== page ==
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A third of businesses are investing in automation due to staffing concerns

Automation

One in three businesses are looking into investing in automation as a top priority as staff shortages continue to slow company activity, according to a new study.

The survey, conducted by retail bank HSBC, found that 40% of UK companies had negative feelings about the level of recruitment and staff.

“The research shows that infamous entrepreneurial spirit of UK businesses continues to lead them to invest, innovate and re-define their growth ambitions,” said James Cundy, HSBC UK’s managing director and head of mid-market corporate banking and structured finance.

Any increase in automation at the workplace is often followed by concerns over the potential loss of human jobs. However, the consensus among experts is that automation is more likely to augment human jobs than replace them, and those it does replace are more likely to be in roles that are either dangerous or highly repetitive.

Automation is an attractive option for businesses at a time when job vacancies and operational costs are high.

A separate study, commissioned by Yell, found that UK businesses could save more than £29,000 per year by adopting AI technology, including chatbots and automated financial reporting.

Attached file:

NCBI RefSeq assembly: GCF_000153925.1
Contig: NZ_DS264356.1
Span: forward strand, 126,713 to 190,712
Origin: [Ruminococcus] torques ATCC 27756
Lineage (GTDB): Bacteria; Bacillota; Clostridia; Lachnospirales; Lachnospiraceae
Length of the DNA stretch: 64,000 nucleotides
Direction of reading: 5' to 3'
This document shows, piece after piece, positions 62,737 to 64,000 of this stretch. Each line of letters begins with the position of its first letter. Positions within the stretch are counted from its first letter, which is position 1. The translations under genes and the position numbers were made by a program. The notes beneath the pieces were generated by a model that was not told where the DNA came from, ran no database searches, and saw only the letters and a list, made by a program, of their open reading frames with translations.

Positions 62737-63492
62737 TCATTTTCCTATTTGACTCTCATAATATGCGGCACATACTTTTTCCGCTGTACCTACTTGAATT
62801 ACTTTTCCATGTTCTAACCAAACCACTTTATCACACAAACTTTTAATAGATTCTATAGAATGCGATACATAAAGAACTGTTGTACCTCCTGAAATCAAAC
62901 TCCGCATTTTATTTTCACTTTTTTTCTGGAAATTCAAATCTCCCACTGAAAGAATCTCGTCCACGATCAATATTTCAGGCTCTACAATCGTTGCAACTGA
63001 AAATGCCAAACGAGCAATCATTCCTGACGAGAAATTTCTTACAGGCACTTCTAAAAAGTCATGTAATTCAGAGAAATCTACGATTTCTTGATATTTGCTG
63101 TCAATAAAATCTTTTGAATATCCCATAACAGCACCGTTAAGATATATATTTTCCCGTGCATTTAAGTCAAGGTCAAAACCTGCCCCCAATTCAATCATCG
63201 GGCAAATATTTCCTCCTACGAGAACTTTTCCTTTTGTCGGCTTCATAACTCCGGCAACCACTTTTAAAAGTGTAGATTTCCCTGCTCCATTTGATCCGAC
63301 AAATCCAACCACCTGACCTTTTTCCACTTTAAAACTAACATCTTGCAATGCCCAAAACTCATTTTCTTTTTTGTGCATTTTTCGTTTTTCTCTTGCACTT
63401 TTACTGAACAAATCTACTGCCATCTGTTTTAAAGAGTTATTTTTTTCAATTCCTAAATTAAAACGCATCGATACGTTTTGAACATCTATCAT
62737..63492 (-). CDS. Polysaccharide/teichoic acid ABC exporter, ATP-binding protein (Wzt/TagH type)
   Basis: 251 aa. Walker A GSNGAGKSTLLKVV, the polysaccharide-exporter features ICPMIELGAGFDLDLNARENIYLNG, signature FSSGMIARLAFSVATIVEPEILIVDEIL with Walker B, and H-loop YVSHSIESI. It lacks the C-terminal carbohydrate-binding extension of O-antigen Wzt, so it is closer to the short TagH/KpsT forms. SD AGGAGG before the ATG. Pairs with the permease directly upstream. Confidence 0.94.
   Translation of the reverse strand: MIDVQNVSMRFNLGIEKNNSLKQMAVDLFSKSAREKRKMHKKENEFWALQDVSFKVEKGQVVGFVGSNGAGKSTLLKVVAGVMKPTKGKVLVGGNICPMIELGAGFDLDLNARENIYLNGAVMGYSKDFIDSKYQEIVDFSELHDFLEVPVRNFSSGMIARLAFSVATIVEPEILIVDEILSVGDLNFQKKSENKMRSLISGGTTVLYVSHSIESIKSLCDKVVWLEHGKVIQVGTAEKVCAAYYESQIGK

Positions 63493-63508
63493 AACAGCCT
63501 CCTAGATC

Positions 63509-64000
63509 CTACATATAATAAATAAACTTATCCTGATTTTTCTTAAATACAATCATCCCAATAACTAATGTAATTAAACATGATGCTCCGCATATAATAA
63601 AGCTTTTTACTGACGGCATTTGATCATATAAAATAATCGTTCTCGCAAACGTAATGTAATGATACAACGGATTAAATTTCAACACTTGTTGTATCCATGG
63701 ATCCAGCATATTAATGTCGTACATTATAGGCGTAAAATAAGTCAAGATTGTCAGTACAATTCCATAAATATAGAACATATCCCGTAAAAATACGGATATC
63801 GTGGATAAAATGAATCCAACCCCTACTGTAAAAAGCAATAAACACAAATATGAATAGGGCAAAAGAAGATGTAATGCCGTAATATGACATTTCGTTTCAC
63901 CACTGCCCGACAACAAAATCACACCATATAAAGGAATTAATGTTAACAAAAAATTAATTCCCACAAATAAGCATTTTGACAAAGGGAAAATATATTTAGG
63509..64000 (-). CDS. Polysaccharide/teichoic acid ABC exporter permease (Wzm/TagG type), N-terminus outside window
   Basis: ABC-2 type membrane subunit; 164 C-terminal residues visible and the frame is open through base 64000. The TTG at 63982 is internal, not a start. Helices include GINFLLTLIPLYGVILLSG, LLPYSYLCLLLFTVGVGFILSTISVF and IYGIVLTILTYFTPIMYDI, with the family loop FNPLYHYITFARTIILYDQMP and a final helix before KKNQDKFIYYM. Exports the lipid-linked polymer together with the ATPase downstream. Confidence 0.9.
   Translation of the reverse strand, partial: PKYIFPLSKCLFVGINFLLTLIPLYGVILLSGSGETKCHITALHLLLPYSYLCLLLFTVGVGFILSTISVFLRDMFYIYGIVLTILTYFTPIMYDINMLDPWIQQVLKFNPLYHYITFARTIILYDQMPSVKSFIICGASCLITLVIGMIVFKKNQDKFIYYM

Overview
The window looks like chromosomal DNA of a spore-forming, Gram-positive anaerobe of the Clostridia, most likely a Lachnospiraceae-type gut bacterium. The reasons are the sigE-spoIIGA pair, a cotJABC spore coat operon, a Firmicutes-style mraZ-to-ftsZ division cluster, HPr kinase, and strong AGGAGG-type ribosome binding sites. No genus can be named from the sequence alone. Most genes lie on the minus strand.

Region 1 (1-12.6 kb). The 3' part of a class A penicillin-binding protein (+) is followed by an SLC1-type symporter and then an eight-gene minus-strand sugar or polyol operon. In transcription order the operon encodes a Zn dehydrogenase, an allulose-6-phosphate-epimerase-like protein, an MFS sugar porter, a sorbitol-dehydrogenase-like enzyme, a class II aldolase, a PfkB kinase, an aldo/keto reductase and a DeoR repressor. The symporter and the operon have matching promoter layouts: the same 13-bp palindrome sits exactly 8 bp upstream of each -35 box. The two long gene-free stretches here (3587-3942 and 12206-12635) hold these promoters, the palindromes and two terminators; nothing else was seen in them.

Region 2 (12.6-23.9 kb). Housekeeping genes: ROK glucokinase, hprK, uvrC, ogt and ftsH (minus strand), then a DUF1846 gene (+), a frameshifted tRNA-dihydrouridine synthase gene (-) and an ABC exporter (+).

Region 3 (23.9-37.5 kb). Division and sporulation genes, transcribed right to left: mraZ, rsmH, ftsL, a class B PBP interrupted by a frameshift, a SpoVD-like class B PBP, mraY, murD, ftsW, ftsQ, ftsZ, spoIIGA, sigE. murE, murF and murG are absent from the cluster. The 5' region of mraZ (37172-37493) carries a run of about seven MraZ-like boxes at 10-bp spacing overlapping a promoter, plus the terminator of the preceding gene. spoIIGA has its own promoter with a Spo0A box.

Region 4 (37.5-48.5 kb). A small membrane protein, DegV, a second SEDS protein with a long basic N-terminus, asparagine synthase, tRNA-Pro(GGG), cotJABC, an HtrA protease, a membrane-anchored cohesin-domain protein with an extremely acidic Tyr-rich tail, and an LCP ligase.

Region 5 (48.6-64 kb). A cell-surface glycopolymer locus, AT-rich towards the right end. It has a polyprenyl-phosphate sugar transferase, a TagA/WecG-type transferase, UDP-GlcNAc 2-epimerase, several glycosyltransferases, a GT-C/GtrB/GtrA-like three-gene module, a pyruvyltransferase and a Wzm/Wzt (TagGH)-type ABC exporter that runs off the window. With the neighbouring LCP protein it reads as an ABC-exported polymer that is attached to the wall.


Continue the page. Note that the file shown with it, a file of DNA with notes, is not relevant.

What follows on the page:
Yell’s report also included a potential cause for concern, as it found that 67% of UK business leaders were concerned that an increase in the use of automation will mean significant job losses.

“It seems we are on the verge of another revolution with AI, with the time-saving and money-making capabilities of the technology being an absolute game-changer,” said Claire Miles, CEO of Yell.

“The responsibility is now on business leaders of the world to ensure that any form of artificial intelligence is implemented properly, with the right security measures to alleviate trust and privacy concerns, as well as using it effectively and sensitively to create more specialised jobs, as the way we all work changes.’’

A campaign from the performing arts union Equity called ‘Stop AI Stealing the Show’ was recently formed to spread awareness of the risk of job losses to automation in creative industries, an area they consider ignored by the wider AI conversation.